Raw Fish Consuming Behavior Related to Liver Fluke Infection among Populations at Risk of Cholangiocarcinoma in Nakhon Ratchasima Province, Thailand

  • Chavengkun, Wasugree (Faculty of Public Health, Vongchavalitkul University) ;
  • Kompor, Pontip (Faculty of Public Health, Vongchavalitkul University) ;
  • Norkaew, Jun (Faculty of Public Health, Vongchavalitkul University) ;
  • Kujapun, Jirawoot (Faculty of Public Health, Vongchavalitkul University) ;
  • Pothipim, Mali (Faculty of Public Health, Vongchavalitkul University) ;
  • Ponphimai, Sukanya (Faculty of Public Health, Vongchavalitkul University) ;
  • Kaewpitoon, Soraya J (School of Family Medicine and Community Medicine, Khon Kaen Univeristy) ;
  • Padchasuwan, Natnapa ;
  • Kaewpitoon, Natthawut (Faculty of Public Health, Vongchavalitkul University)
  • Published : 2016.06.01

Abstract

Opisthorchiasis is a health problem in rural communities of Thailand, particularly in the northeast and north regions. Therefore, this study aimed to investigate raw fish consuming behavior related to liver fluke infection among the population at risk for opisthorchiasis and cholangiocarcinoma (CCA). A cross-sectional descriptive study was conducted in Meuang Yang district, Nakhon Ratchasima province, northeast Thailand, between June and October 2015. Participants were screened for CCA, and samples who had a high score of CCA risk were purposively selected. A predesigned questionnaire was utilized to collect the data from all participants. $X^2-test$ was used for analysis of associations between demographic data and raw fish consumption. The results revealed that participants had past histories of stool examination (33.0%), liver fluke infection (21.0%), praziquantel use (24.0%), raw fish consumption (78.0%), relatives family consuming raw fish (73.0%), and relatives family with CCA (3.0%). Participants consumed several dished related to liver fluke infection, mainly raw fermented fish (13.0%), under smoked catfish (5.00%), raw pickled fish (4.00%), and raw spicy minced fish salad (3.00%). The most common types of cyprinoid fish were Barbodes gonionotus (39%), Hampala dispar (38%), Puntius brevis (37%), Cyclocheilichthys armatus (33%), Puntioplites proctozysron (32%), and Luciosoma bleekeri (30%), respectively. Participants had a low level of knowledge (mean=3.79, SD=0.74), moderate attitude (mean=7.31, SD=7.31) and practice (mean=38.64, SD=6.95) regarding liver fluke prevention and control. Demographic variables like age (>36 years old; $X^2-test=17.794$, p-value=0.001), education (primary school; $X^2-test=18.952$, p-value=0.001), marital status (married; $X^2-test=12.399$, p-value=0.002), and income (<5,000 baht; $X^2-test=27.757$, p-value=0.015) were significantly associated with raw fish consumption. This result indicates that the population had risk consumption for liver fluke infection particularly of various cyprinoid fishes that are $2^{nd}$ intermediate hosts. Therefore, health education is required to improve their behavior.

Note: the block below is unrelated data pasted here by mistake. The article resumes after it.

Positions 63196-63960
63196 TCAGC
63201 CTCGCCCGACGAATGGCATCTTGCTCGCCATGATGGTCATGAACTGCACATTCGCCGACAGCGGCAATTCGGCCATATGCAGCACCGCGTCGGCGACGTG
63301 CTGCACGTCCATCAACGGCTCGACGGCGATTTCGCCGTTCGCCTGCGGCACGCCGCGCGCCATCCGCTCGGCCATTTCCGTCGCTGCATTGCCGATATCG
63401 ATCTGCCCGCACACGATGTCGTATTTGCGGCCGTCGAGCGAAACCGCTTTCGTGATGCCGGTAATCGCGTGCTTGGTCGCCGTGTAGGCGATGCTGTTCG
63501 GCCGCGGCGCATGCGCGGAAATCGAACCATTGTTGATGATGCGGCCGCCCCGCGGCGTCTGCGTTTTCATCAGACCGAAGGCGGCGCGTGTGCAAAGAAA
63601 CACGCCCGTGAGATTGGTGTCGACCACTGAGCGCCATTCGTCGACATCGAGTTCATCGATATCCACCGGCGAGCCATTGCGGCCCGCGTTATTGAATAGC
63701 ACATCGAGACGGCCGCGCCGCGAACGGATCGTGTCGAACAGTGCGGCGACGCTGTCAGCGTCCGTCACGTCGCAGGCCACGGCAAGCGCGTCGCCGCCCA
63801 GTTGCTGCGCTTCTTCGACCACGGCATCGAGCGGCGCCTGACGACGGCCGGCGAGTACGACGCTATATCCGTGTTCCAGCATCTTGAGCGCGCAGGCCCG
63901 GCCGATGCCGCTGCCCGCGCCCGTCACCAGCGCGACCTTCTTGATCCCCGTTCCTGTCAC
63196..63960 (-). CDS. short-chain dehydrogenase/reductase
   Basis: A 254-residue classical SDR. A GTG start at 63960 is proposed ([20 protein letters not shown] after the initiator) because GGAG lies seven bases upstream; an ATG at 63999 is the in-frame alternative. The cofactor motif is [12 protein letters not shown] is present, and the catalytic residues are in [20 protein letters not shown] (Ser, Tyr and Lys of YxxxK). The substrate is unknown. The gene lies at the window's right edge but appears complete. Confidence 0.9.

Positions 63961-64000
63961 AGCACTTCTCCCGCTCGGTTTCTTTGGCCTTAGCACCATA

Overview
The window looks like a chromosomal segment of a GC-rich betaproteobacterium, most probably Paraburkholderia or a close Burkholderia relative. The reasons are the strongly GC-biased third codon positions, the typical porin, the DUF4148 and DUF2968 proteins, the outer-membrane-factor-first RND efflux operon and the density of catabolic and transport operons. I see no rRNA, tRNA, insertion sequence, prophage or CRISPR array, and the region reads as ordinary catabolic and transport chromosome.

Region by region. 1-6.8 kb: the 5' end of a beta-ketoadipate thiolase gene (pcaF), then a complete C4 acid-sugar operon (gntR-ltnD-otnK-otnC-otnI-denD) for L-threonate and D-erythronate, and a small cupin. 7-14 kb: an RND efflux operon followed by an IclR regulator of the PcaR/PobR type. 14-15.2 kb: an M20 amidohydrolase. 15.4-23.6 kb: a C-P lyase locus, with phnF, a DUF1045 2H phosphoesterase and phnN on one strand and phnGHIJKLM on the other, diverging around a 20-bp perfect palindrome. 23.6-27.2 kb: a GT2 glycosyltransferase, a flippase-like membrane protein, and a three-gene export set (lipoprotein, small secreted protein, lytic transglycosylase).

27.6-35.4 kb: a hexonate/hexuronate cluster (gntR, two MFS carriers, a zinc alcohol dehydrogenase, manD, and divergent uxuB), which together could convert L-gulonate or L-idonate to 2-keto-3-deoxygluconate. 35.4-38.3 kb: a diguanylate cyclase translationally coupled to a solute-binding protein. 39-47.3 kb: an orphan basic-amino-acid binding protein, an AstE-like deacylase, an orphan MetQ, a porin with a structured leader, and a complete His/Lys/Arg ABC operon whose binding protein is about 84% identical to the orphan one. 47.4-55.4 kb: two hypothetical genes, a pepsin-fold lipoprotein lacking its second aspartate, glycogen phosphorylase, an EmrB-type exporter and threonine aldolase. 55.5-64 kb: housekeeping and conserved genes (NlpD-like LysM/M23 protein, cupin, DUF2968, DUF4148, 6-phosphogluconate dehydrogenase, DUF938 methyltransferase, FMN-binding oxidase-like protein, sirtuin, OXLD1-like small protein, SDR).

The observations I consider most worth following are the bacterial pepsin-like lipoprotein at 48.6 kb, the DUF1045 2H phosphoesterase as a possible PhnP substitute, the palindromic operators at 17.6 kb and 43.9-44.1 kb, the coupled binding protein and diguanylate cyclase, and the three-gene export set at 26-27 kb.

Keywords

Raw fish consuming behavior;liver fluke;cholangiocarcinoma;Thailand

Acknowledgement

Supported by : National Health Security Office

References

  1. Bhamarapravati N, Viranuvatti W (1966). Liver diseases in Thailand. Analysis of liver biopsies. Am J Gastroenterol, 45, 267-76.
  2. Best JW (1993). Research in Education. Boston, MA. Allyn Bacon, 247.
  3. Bloom BS, Hastings JT, Madaus G (1971). Handbook on formative and summative evaluation of student learning. New York: McGraw-Hill.
  4. Boonpucknavig S, Kurathong S, Thamavit W (1986). Detection of antibodies in sera from patients with opisthorchiasis. J Clin Lab Immunol, 19, 135-7.
  5. Chernrungroj G. Risk factor for cholangiocarcinoma : a case control study: Doctoral Dissertation to the Faculty of the Graduate School, Yale University; 2000.
  6. Harinasuta C, Vajrasthira S (1960). Opisthorchiasis in Thailand. Am J Trop Med Hyg, 54, 100-5.
  7. Harinasuta T, Riganti M, Bunnag D (1984). Opisthorchis viverrini infection: pathogenesis and clinical features. Arzneimittelforschung, 34, 1167-9.
  8. IARC. (1994). Infection with liver flukes (Opisthorchis viverrini, Opisthorchis felineus and Clonrochis sinensis). IARC Monogr Eval Carcinog Risks of Hum, 61, 121-75.
  9. Jongsuksuntigul P, Imsomboon T (2003). Opisthorchiasis control in Thailand. Acta Trop, 88, 229-32. https://doi.org/10.1016/j.actatropica.2003.01.002